Feds taking a second look at endangered species protection for wolverines
The U.S. Fish and Wildlife Service are getting spanked all over the country. Whenever they decide to ignore the law (Endangered Species Act), green organizations jump in, sue, and win. When Fish and Wildlife decides to bow to the low and develop landscape-level plans, with the cooperations of states, industry and private landowners, they get sued and lose. They should pay attention to the law, quit fucking around, and protect endangered species.
Federal officials are taking another look at whether wolverines deserve protection under the Endangered Species Act, months after a federal judge ordered them to do so.
This week, the U.S. Fish and Wildlife Service opened a 30-day public comment period on the idea of listing the wolverine as a threatened species under the law, a move intended to keep the species from reaching the brink of extinction.
The move comes six months after a federal judge sided with environmental groups in a suit over the USFWS decision to withdraw a 2013 proposal to list the wolverine. The judge ordered the agency to reconsider protections for the wolverines as soon as possible. A USFWS appeal of the decision was withdrawn earlier this month.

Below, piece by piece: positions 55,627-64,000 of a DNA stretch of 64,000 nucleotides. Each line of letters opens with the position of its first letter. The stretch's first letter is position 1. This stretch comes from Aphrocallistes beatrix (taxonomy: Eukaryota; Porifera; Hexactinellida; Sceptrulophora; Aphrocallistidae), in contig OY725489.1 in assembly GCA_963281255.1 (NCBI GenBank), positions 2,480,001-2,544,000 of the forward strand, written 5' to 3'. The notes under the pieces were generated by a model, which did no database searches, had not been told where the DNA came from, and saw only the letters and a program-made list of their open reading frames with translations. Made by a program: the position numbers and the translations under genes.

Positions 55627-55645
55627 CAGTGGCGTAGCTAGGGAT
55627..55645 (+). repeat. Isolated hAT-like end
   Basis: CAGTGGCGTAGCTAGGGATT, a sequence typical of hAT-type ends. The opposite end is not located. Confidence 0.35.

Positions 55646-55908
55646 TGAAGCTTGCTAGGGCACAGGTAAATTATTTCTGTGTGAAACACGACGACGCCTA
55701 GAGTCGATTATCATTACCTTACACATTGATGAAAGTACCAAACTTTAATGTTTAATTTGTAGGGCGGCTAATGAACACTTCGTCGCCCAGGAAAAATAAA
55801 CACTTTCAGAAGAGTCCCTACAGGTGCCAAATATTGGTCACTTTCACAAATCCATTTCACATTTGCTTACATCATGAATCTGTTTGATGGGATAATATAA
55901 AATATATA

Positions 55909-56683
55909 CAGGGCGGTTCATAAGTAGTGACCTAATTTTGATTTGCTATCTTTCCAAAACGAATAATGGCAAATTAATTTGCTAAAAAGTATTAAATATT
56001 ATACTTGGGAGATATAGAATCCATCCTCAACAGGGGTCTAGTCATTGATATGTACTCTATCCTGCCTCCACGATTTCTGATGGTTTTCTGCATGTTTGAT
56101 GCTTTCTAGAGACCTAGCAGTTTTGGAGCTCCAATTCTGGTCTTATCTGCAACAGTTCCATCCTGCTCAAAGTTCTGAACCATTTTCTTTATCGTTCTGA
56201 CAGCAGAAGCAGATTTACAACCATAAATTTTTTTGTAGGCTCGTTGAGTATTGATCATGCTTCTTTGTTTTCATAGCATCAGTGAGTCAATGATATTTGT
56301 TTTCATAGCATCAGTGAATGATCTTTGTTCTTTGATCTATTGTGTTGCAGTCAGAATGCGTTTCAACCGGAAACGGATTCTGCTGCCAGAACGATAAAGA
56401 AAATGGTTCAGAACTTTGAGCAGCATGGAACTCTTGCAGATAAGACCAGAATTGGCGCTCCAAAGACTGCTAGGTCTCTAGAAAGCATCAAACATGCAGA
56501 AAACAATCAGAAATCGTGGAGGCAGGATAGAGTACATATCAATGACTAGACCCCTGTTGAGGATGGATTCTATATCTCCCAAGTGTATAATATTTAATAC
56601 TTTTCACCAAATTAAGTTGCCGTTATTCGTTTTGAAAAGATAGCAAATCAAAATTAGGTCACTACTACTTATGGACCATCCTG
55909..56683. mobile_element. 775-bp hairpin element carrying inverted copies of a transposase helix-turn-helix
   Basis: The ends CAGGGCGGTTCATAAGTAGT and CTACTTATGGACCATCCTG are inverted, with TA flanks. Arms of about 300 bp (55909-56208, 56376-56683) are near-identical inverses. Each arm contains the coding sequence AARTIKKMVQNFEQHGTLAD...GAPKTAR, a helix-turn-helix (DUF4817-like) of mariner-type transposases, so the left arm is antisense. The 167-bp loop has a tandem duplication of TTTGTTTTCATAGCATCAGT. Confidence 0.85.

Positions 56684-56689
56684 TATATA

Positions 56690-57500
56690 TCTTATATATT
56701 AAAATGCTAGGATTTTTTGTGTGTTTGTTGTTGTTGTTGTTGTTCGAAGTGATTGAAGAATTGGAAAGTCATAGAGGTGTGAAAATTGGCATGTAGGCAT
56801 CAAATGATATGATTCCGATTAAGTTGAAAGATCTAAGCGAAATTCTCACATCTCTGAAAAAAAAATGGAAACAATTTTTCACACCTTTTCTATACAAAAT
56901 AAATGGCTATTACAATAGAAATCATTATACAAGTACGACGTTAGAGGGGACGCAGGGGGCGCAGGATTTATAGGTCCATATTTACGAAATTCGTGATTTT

Opening a comment period kicks off a new environmental review process, where the agency will try to determine whether the animal should be listed. A final decision is expected in 2018.
Wolverines, carnivores in the weasel family, are believed to number only about 300 in the lower 48. They are known to be in Montana, Idaho, Wyoming, Washington and Oregon but are hard to find because they don’t live in large groups and range far.
The animal depends on snow to survive. Female wolverines need at least 5 feet of stable snow to build birthing dens, USFWS says. The deep snow offers security for young wolverines and can help the animals withstand frigid winter temperatures.
Environmentalists worry that warming temperatures and decreasing snowpacks caused by climate change are diminishing the animal’s available habitat, which is one reason they would like to see them protected as an endangered species.